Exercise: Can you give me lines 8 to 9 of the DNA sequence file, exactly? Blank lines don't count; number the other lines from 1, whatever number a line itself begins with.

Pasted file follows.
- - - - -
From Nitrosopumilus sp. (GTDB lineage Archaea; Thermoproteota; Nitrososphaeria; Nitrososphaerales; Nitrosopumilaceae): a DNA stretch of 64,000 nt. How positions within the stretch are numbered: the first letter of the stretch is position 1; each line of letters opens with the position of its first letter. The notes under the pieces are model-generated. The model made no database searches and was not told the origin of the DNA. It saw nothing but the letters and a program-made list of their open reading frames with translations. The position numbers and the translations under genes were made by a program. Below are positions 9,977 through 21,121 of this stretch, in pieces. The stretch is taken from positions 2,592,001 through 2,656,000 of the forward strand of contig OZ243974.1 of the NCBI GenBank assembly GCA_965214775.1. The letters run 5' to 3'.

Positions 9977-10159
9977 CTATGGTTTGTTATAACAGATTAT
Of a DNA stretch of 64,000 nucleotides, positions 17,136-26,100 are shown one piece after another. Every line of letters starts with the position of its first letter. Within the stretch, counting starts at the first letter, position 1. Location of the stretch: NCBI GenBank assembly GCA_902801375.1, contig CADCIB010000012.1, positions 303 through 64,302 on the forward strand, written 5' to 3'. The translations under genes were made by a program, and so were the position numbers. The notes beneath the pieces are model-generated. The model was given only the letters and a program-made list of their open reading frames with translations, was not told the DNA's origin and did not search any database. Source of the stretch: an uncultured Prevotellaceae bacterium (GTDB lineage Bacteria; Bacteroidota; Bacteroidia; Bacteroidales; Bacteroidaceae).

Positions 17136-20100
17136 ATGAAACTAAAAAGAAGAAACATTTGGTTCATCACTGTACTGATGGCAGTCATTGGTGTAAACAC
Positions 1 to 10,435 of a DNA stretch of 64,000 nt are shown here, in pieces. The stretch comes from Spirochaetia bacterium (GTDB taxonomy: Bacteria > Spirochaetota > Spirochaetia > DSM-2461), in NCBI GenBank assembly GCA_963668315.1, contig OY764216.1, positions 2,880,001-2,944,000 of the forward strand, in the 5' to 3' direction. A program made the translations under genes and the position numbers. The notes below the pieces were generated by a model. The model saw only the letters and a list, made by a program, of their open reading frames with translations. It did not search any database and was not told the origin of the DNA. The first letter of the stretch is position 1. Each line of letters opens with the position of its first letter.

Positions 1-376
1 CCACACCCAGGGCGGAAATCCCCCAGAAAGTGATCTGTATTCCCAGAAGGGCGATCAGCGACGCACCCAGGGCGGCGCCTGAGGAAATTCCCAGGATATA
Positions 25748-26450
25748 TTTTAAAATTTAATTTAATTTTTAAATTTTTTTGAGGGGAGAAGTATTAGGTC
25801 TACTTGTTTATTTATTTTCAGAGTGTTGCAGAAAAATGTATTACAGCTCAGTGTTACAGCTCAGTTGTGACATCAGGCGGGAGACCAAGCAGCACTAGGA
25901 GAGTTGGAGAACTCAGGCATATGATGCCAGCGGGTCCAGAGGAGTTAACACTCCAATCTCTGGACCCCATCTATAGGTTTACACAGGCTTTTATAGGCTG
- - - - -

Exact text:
Positions 1-376
1 CCACACCCAGGGCGGAAATCCCCCAGAAAGTGATCTGTATTCCCAGAAGGGCGATCAGCGACGCACCCAGGGCGGCGCCTGAGGAAATTCCCAGGATATA